As the summer rolls along, a baby boomer true to his youth may still want to go out and buy the latest records. Of course there’s no vinyl anymore, but there are plenty of CDs out there — and aren’t they just little silver records in a sense? Here are four to look at.
Hall & Oates “Do What You Want, Be What You Are” (RCA/Legacy)
The list of those artists who have been shamefully ignored by the Rock & Roll Hall of Fame is a lengthy one, but even the staunchest defender of the RRHOF would agree that there is something almost criminal about the absence of Daryl Hall and John Oates from the Cleveland shrine. Hall & Oates, who hail from Philadelphia, have sold more records than any other pop duo including Forest Hills’ own Simon & Garfunkel. The release of a career-spanning four-CD H&O box set titled “Do What You Want, Be What You Are” is a stark reminder of the Hall of Fame Foundation’s shameful oversight.
As is the case with most box sets, “Do What You Want” is chock full of rarities, unreleased concert performances, and of course, the big hits. What is different about this collection is that there is very little filler. It’s certainly fun to hear old friends like “Sara Smile,” “Did It In A Minute,” “You Make My Dreams Come True,” “Private Eyes” and “Kiss On My List,” as well as such angst-ridden anti-Valentine anthems as “Family Man,” “Maneater” and “Out of Touch.” The only noticeable omission is their terrific cover of the Spinners’ 1972 hit, “I’ll Be Around.”
Due Voci “Due Voci” (UME)
Composer Diane Warren could be considered a ’90s answer to Burt Bacharach, given the number of familiar hits that she penned for such artists as Celine Dion, Toni Braxton, Edwyn McCain, LeAnn Rimes and Trisha Yearwood. Two talented singers, Taylor Hamilton and Kelly Levesque who call themselves Due Voci (Italian for two voices), have decided to take a stab at approaching Warren’s big hits in duet fashion.
Producer Humberto Garcia has added syrupy strings, harps and bass-ridden piano chords to enhance the operatic qualities of both singers. While I admire Due Voci’s attempts to put a fresh spin on “Unbreak My Heart,” “How Do I Live,” “I Could Not Ask For More” and “Because You Loved Me,” the bottom line is that you would still rather hear the familiar hit renditions. The only exception is their take on “I Don’t Want To Miss A Thing,” which is vastly superior to the Aerosmith smash — primarily because Aerosmith lead singer Steve Tyler had no business singing the tune to begin with.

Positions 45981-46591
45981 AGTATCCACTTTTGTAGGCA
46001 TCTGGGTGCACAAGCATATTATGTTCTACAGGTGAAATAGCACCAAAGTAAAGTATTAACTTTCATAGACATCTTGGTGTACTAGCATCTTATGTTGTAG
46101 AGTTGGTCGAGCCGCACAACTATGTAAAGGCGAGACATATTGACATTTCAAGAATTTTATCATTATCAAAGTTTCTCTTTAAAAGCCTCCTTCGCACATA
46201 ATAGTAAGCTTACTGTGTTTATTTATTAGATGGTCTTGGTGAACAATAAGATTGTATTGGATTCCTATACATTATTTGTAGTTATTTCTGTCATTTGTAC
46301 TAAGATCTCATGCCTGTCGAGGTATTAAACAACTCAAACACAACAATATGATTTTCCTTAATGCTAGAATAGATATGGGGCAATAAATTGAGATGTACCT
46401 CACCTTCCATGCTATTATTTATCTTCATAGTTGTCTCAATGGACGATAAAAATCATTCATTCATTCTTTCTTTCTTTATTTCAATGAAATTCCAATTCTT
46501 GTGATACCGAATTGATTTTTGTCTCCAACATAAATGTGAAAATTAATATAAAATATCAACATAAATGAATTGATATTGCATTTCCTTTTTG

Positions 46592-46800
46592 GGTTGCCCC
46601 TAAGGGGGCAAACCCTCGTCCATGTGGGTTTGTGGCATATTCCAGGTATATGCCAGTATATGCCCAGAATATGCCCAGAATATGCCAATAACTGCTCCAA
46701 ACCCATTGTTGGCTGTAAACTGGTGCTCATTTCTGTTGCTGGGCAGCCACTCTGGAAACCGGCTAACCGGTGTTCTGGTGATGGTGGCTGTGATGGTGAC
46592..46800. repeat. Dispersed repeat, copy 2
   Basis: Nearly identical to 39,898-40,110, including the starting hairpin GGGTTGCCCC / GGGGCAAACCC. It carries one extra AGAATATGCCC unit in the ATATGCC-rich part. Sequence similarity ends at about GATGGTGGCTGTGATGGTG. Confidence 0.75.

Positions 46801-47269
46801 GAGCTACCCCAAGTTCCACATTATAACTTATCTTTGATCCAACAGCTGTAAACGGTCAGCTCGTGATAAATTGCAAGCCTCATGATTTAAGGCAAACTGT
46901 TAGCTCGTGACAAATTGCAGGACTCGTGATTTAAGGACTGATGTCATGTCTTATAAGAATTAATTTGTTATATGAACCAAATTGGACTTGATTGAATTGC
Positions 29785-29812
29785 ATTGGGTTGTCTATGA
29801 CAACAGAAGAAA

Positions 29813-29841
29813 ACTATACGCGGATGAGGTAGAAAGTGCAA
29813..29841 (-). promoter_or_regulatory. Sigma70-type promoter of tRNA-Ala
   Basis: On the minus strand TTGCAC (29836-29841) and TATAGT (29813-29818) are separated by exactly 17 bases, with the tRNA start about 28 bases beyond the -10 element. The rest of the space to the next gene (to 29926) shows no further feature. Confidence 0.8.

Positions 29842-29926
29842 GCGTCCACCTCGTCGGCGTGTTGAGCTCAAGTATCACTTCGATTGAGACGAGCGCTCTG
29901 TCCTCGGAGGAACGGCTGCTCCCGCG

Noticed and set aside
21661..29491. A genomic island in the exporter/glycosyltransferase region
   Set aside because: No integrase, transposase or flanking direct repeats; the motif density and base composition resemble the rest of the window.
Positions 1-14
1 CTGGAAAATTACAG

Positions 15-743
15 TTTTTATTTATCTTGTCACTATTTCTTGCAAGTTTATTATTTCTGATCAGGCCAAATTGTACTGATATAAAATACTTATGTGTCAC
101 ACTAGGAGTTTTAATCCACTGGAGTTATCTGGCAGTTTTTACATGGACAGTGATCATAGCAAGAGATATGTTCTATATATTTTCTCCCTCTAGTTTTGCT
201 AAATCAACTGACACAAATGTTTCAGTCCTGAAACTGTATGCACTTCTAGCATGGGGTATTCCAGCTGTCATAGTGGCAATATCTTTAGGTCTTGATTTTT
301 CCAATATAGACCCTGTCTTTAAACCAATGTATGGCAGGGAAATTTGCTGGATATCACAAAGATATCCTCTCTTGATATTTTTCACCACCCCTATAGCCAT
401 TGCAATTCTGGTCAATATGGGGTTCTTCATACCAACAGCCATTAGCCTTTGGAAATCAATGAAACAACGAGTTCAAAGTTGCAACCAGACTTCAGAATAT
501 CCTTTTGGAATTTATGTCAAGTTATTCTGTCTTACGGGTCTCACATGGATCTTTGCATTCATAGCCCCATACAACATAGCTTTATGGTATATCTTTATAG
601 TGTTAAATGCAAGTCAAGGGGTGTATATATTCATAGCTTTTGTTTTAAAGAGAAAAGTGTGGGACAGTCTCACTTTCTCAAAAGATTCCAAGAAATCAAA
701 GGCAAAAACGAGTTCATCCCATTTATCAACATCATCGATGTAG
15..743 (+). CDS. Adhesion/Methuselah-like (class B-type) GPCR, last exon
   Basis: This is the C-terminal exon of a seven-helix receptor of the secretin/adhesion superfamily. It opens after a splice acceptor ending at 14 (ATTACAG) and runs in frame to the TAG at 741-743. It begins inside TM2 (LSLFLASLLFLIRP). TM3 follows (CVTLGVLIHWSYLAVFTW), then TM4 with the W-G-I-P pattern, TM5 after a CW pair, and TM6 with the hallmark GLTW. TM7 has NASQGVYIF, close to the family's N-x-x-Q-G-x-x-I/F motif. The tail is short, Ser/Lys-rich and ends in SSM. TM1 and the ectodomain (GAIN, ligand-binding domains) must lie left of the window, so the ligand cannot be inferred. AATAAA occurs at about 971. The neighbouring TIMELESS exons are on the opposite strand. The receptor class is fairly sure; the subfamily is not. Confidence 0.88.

Straight No Chaser “With A Twist” (Atco)
Straight No Chaser is a 10-man a capella group who got their start at Indiana University, the alma mater that launched arguably the greatest American pop vocal group of all-time, the Four Freshmen.
No instruments are used on “With A Twist” as the guys utilize their vocal chops to imitate keyboards and percussion. Musically, Straight No Chaser is all over the place timewise, as they pay tribute to both Judy Garland (“Somewhere Over The Rainbow”), for example, and to Beyonce (“Single Ladies”). For my money, the best tracks are their covers of Queen’s “You’re My Best Friend” and Crowded House’s “Don’t Dream It’s Over.” Barry Manilow gives the group his seal of approval as he joins in on the album’s finale, “One Voice,” one of his songs.
Various Artists “Now That’s What I Call Love” (Capitol)
If you’re looking for a crash course in pop music of the first decade of the 21st century, the 20-song “That’s What I Call Love” is a good place to begin. The album contains generous doses of smashes from female hit makers as Taylor Swift, Katy Perry, Natasha Bedingfield, Leona Lewis, Jordin Sparks, Colbie Caillat and former Queens resident Alicia Keys, as well as power ballads from Nickelback, Daughtry, Lifehouse and 3 Doors Down.
On the negative side, Maroon 5's “She Will Be Love” and Hoobastank’s “The Reason” are still as much fun to experience as root canal surgery.